The website for the President of Georgia, a former Soviet republic, has come under DDoS (hat tip: Shadowserver team). This attack appears to have a political motivation. One of the messages in the floods (HTTP, SYN, ICMP) reads “win+love+in+Rusia”. Tensions between Russia and Georgia appear to be running high lately.
While I am not positive what event or events triggered this attack, here’s some speculation based on reading around for Russia-Georgia tension:
- In an article entitled Withdrawal of Georgian troops only way out of Abkhazia conflict – Medvedev via ITAR-TASS, it appears that Georgia is entwined in a struggle in the region that Russian politicians do not like.
- Recently, Georgia hosted US Secretary of State Rice, according to The Session of National Security Council was held in President’s Administration, via NewsGeorgia.net. The meetings, according to the piece, suggest that Georgia is working on its economic development, a peaceful relationship with Russia and a democratic approach.
- In another piece, this one from western sources, Russia says Georgian troops must go, via the UPI. This mirrors the ITAR-TASS information.
- Some folks in Russia are appearantly worried about Georgia’s military involvements in the region, which I read in Russian Diplomat: Georgia Seeking War on Abkhazia, S. Ossetia, via iStockAnalyst. Maybe things with Russia aren’t so friendly?
I’ll be honest, the locations that Georgia is reportedly entangled in are unfamiliar to me. Itturns out that Abkhazia is described in Wikipedia as “a region in Georgia that is a de facto independent republic with no international recognition. Seems like there could be some tensions there. Also, Ossetia appears to be another neighbor with some relationships to Georgia, with Wikipedia offering some interesting recent history (ca 1990): “ethnic tensions between Ossetians and Georgians in Georgia’s former Autonomous Oblast of South Ossetia (abolished in 1990) and between Ossetians and the Ingush in North Ossetia evolved into violent clashes that left several hundreds of dead and wounded and created a large tide of refugees on the both sides of the border.”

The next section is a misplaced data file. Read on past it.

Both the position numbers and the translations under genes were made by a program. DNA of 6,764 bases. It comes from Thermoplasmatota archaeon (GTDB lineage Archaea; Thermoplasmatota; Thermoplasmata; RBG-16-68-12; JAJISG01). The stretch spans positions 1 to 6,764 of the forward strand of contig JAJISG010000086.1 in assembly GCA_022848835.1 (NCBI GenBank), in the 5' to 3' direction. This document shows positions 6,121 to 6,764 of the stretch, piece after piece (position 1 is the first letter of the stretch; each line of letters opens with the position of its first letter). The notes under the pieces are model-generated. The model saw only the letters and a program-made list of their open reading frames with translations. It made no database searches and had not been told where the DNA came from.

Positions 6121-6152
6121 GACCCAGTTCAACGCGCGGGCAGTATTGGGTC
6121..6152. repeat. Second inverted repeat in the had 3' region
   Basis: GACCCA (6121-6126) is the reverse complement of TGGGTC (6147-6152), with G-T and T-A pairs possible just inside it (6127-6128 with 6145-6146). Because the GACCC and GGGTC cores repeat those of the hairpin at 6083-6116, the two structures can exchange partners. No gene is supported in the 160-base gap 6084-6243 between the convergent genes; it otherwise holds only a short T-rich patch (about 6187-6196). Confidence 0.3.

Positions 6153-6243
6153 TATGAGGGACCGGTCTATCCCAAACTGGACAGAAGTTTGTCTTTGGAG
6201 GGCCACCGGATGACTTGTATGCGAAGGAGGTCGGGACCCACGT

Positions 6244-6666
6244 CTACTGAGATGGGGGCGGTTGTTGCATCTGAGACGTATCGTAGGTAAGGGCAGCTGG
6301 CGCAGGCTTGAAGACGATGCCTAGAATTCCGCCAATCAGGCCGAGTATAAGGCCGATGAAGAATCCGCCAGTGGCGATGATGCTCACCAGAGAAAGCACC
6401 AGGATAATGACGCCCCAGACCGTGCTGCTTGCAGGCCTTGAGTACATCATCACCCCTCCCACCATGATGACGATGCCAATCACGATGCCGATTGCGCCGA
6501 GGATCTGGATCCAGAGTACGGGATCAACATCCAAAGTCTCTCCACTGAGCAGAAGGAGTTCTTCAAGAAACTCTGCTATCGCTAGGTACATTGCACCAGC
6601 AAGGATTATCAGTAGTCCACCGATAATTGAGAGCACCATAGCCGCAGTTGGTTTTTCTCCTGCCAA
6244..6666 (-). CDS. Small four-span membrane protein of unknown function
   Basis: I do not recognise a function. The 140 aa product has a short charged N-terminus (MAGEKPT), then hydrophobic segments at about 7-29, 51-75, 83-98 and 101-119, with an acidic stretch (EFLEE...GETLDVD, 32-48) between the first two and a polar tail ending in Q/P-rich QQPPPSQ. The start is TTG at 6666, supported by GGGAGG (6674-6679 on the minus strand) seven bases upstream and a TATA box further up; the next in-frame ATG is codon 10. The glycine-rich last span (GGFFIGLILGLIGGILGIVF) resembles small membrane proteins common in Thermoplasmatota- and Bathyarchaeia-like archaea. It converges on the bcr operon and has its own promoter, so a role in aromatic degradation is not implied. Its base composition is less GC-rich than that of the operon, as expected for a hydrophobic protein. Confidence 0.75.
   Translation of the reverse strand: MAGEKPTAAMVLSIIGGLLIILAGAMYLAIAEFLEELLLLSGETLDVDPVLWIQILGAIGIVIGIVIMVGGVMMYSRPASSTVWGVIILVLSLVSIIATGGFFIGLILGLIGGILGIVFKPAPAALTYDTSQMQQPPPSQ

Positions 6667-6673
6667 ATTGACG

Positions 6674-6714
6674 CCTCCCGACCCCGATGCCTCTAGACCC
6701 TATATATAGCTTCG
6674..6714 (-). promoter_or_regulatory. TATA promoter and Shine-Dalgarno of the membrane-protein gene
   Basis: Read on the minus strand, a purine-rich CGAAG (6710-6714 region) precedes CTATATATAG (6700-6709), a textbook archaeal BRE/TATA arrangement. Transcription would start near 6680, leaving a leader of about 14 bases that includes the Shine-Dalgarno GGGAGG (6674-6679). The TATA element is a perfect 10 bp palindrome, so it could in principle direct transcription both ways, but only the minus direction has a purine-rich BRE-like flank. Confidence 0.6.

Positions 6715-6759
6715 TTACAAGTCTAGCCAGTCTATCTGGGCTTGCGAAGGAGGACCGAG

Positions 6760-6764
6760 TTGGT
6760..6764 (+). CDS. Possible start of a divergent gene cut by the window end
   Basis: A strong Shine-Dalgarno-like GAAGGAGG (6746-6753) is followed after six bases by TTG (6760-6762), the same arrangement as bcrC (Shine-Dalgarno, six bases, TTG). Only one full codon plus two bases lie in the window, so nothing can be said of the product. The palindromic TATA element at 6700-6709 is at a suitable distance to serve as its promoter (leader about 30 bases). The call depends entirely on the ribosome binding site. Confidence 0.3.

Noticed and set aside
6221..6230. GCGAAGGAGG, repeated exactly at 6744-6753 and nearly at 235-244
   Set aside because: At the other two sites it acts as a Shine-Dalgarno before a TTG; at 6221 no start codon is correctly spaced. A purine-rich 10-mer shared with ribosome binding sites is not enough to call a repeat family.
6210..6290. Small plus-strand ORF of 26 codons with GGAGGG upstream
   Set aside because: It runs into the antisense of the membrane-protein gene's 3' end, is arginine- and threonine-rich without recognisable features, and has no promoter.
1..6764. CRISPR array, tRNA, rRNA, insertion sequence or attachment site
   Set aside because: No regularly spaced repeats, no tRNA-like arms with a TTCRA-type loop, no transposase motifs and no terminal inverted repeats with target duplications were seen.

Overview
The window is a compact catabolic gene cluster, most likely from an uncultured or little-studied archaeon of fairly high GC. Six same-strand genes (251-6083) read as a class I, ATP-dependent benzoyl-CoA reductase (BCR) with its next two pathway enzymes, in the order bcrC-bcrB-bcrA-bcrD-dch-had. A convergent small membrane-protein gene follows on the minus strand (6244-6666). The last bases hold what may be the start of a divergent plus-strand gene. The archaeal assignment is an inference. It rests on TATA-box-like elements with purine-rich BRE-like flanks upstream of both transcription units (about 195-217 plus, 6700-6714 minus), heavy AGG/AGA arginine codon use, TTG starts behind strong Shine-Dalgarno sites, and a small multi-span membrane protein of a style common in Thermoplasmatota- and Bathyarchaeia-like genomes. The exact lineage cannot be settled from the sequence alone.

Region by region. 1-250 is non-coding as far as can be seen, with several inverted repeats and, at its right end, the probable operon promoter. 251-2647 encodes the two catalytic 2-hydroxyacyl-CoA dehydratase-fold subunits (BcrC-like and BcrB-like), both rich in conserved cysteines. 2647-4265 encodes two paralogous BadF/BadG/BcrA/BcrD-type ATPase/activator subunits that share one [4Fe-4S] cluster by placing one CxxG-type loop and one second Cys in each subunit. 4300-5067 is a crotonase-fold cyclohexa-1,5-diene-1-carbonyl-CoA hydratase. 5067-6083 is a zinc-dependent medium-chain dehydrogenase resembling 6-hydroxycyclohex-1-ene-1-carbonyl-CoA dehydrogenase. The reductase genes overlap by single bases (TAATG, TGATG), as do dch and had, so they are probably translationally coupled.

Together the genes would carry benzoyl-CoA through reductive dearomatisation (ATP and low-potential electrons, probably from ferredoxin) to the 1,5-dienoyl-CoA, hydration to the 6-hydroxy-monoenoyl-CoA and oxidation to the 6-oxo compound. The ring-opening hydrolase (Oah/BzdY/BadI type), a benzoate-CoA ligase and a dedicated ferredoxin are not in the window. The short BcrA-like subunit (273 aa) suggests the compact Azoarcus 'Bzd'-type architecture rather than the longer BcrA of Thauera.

I have to admit that when these sorts of attacks appear, I often have to race to learn political history and tensions and relationships. I’m no expert at geopolitics (and am actively seeking to work with folks who are), and as these sorts of attacks increase, their analysis is ever the more interesting.
I do not know who exactly is behind the attacks, if they are acting alone or if they are associated with a political outfit anywhere.. The Georgian presidential website is still inaccessible (possibly firewalled to thwart the attack, possibly still under attack by additional botnets). The C&C server is located in the US, and I’ve alerted various parties to try and get some traction on the attack to discover who it is. This botnet is somewhat recent to us in its activities, but uses a codebase we’re familiar with (Machbot).
Later this month, at Usenix Security in San Jose, I’ll be giving a talk on these sorts of attacks around the world. I’ll be discussing their activities in depth, and some additional data and attacks I haven’t blogged here. If you’re in town, be sure to stop by.
UPDATE I almost forgot, NATO’s been looking at expansion in Georgia it seems. That may also be a source of the tensions shown here.